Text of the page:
• That would make an interesting multiverse, the computable multiverse. – Asaf Karagila Jun 28 '18 at 5:19
• It's not the computable multiverse. It's the multiverse with computable wormholes connecting the universes, but the universes themselves need not be computable. – Andrej Bauer Jun 28 '18 at 10:39
• Is any of this sensitive to the fact that we're talking about set theory, or could much of it be applied to models of first-order theories in general? – Andrej Bauer Jun 28 '18 at 10:40
• Atomic diagrams are uninformative due to the minimalistic language of set theory, but what about $\Delta_0$-diagrams? – Emil Jeřábek Jun 28 '18 at 11:37
• Class forcing is fine, provided that the forcing relations are definable, but this is true for all pre-tame class forcing notions. And yes, the diagram of any set-forcing ground model is computable from that of any extension, since the ground is a definable class. – Joel David Hamkins Jun 28 '18 at 18:48

For what it's worth, you might also consider the sets computable by Ordinal Turing Machines (see Koepke's paper, Turing Computations on Ordinals, arXiv:math/0502264v1 [math.LO] 13 Feb 2005). A central theorem regarding Ordinal Turing Machines is the following:

A set $x$ of ordinals is ordinal computable from a finite set of ordinal parameters if and only it is an element of the constructible universe $L$.

Relative to this type of Turing machine, the non-computable sets are just the non-constructible sets.

It would be interesting to study the degree theory of the non-constructible sets relative to Ordinal Turing Machines.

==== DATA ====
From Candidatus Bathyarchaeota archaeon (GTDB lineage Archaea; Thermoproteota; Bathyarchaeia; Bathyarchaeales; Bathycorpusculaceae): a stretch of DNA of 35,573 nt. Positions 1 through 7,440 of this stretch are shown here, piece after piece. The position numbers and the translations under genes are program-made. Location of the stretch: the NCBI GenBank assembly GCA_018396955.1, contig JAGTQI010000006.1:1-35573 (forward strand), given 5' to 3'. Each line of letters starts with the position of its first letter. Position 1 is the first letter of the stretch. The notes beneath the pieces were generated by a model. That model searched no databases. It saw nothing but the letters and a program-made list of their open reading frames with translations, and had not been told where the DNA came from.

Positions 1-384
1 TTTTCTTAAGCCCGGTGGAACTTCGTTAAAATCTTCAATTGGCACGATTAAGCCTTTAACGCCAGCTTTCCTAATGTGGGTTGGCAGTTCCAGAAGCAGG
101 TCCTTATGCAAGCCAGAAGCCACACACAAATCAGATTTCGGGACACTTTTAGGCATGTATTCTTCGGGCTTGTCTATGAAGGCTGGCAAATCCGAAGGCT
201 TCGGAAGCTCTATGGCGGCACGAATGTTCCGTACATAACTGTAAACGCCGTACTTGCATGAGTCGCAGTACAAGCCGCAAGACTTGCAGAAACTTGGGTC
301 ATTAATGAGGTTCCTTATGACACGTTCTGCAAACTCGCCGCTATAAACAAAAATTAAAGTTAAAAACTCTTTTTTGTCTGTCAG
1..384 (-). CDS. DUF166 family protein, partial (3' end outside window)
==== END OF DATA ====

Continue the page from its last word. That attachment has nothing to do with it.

• The degree theory of sets relative to ordinal Turing machines, is just the old fashioned realtive constructibility degree theory. This was much analysed in the 70's and there is an extensive body of literature on it. Unfortunately the OTM model does not bring anything new to it. – Philip Welch Jul 2 '18 at 17:29
• @PhilipWelch: Except that the non-r.e. sets are the nonconstructible sets. Where to get those, I wonder (since $ZFC$ + $V$ = $L$ is an acceptable point of view)....? – Thomas Benjamin Jul 2 '18 at 20:38
• One must assume $V\neq L$ for otherwise there is no degree theory to investigate - there is just the bottommost degree $0$! But we have $$x \mbox{ is OTM computable from } y \leftrightarrow x \leq_L y$$ where $x \leq _L y$ means $x\in L[y]$, and it was the latter that was much investigated under "degrees of constructibility". For example the `jump' of a set $x$ could be assigned to its sharp, $x^\sharp$; a Spector ordinal assignment for, say reals, was then $(\omega_1)^{+{L[x]}}$ etc. – Philip Welch Jul 3 '18 at 8:06
• (I think we are getting somewhat away from the original q.) An OTM without any parameters supplied to it basically just computes up to $L_\sigma$ where $\sigma$ is least so that $L_\sigma \prec _{\Sigma_1} L$. So there is a sense of a (parameter free) universal OTM, and diagonalising past it gives a set not in $L_\sigma$. Similarly for any other given fixed finite sequence $\vec p$ of ordinal parameters on its input tape, there'd be a $\vec p$-universal OTM machine, defined uniformly in the param. seq. $\vec p$. But there is no one universal OTM-machine that could diagonalise outside of $L$. – Philip Welch Jul 3 '18 at 20:21
• If you had OTM's that mimicked the p.r. set functions then they'd be producing all of $L$ and so not a proper sub-hierachy (if I understand you correctly.) If by $Z$ you mean Zermelo set theory, then I disagree: $Z$ cannot prove the existence of $HF$ (unless you change the axioms in order to let it do so, $Z$'s Axiom of Infinity is formally '$\omega \in V$', but that is not enough to get '$HF\in V$'). Also the statement that sets of reals in the Borel class $\Sigma^0_{\omega+1}$ are determined, cannot be proven in $Z$. But that statement is a statement in analysis. – Philip Welch Jul 3 '18 at 20:31